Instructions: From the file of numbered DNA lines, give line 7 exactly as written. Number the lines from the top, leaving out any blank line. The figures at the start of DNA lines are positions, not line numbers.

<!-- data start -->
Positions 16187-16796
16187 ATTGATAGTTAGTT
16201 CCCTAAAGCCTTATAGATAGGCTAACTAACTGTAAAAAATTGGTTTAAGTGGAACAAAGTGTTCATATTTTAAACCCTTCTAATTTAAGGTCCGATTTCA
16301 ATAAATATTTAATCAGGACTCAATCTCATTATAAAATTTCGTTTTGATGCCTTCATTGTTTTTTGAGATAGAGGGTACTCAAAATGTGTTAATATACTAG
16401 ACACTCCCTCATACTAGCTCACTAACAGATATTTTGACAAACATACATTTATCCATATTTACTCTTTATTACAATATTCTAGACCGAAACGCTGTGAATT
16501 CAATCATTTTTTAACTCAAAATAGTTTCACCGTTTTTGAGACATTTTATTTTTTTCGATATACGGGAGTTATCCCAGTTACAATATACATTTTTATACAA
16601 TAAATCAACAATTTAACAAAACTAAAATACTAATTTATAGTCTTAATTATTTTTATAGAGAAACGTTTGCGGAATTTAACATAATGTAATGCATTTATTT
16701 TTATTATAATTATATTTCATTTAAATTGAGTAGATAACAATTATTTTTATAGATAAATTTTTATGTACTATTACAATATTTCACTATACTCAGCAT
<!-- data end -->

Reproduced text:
16601 TAAATCAACAATTTAACAAAACTAAAATACTAATTTATAGTCTTAATTATTTTTATAGAGAAACGTTTGCGGAATTTAACATAATGTAATGCATTTATTT